Almost every morning my doctor who helped deliver Henry comes to check on me. I feel like she knows me more than all the other doctors, so I always enjoy our brief morning visits.
“How’s pumping going?” she asks. It has nothing to do with all my current health problems, which is why I so appreciate her asking me about it.
“Well, basically, not good. I can never get much milk anymore because they keep putting me on no food, no drink protocol before these terrible procedures. Then I’m so tired from everything that happens during the day that at night I just want to sleep when they’re not coming in my room to take my blood pressure for the millionth time. I’m just too tired to pump anymore. My body is a mess,” I mumble on depressingly. My attempts at a good attitude are long gone.
She pauses at the computer where she is checking my notes and looks at me. She looks worried.
“You know what you need? Someone to be your cheerleader. So, I have an assignment for you: I want you to pump every two hours. You really can still breastfeed—if you want. But you have to keep pumping. Your supply will come back,” she says, optimistically.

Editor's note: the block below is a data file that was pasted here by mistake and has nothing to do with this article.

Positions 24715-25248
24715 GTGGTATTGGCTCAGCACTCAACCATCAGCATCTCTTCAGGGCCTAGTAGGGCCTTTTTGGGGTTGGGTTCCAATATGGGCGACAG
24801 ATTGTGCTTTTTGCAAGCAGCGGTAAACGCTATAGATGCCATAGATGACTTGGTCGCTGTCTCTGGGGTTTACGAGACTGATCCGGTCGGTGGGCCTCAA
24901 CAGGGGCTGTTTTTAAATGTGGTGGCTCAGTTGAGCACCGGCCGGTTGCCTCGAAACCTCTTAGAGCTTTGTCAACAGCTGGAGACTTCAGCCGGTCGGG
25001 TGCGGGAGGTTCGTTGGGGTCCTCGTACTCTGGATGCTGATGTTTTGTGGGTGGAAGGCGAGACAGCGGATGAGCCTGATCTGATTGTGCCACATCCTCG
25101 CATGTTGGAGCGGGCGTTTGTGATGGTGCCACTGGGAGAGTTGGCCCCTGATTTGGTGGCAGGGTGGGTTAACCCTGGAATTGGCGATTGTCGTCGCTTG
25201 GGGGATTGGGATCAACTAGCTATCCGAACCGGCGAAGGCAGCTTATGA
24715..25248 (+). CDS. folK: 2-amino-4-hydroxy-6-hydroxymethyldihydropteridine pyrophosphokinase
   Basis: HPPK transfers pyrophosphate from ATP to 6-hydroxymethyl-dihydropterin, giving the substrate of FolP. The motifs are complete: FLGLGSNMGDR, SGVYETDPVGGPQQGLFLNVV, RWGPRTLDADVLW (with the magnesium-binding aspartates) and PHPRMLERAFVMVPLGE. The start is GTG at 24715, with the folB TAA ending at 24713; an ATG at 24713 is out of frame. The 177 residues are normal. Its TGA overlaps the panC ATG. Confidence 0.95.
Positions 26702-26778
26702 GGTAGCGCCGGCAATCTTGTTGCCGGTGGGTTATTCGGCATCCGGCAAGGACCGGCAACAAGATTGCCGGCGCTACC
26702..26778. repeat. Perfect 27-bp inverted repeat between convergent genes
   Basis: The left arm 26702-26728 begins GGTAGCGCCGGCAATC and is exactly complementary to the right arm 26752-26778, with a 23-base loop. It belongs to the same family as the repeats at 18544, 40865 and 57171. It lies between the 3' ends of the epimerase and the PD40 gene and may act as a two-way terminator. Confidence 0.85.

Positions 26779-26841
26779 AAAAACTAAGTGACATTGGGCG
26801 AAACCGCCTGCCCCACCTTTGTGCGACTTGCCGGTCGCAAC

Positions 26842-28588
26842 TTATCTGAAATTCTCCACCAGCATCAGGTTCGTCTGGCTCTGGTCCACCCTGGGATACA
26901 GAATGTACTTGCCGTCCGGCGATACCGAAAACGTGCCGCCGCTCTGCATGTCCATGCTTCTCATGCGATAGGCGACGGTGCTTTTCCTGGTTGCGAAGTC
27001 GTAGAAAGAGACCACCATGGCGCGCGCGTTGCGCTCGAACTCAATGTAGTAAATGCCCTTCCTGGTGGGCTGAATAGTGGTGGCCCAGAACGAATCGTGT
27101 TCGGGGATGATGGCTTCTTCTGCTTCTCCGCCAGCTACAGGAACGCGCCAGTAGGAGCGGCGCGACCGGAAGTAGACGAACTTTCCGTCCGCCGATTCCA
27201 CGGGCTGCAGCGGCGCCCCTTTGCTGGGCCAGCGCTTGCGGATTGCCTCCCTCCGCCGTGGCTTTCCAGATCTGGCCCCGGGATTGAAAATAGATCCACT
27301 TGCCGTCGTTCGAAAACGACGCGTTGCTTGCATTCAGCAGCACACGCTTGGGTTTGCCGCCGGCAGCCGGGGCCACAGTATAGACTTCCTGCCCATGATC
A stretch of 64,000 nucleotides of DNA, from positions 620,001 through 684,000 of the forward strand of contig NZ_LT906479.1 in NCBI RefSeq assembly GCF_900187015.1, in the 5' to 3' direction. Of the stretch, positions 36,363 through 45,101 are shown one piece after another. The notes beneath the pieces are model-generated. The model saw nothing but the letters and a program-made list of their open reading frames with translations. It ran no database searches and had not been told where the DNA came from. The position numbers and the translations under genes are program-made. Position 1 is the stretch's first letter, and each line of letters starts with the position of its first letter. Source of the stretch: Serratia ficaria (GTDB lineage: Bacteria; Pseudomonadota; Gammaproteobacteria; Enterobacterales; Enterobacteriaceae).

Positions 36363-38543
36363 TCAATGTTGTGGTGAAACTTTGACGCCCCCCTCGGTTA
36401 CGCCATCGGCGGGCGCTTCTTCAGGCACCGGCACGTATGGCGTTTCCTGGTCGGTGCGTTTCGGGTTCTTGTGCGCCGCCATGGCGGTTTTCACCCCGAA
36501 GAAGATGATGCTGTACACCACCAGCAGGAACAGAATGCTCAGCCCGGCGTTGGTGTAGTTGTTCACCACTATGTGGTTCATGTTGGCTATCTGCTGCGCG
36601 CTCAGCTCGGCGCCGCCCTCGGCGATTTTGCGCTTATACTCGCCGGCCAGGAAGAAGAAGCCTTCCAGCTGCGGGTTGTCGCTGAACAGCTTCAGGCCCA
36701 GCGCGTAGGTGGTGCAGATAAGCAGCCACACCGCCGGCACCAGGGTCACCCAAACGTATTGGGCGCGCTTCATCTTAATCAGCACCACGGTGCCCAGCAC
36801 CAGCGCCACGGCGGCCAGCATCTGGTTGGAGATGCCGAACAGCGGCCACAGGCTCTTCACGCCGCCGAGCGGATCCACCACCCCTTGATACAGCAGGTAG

I can tell she believes what she’s saying. I can breastfeed—even in this mess. I start to believe it.
Her encouragement flips me around. I can sulk and hate my life here or I can try to do something to make it better. Breastfeeding is something I want to do. I want to breastfeed my son. And, hopefully, once I get home, I will be able to.
I start pumping right away.
A few mornings later, she sits on the side of my bed and asks how I’m feeling.
“I am losing myself here,” I say with tears falling on my huge stack of pillows and my legs folded in the fetal position.
“You know, I remember when my kids were babies, I always felt like I was missing a part of myself when they were away from me,” she says, with tears too.
“But I don’t see any reason why Henry can’t come up and spend most of the day with you. I think it’d really help you feel less depressed to have for him here with you. You should call Nathan and have him bring Henry,” she suggests.
“I would like that,” I say.
But I also continue telling her, rather emotionally, how I have to get out of this hospital.
“That’s a sign that you have good mental health,” she jokes. “I’m more concerned about people who want to stay at the hospital.”
I text Nathan to ask him to bring Henry with him for the day.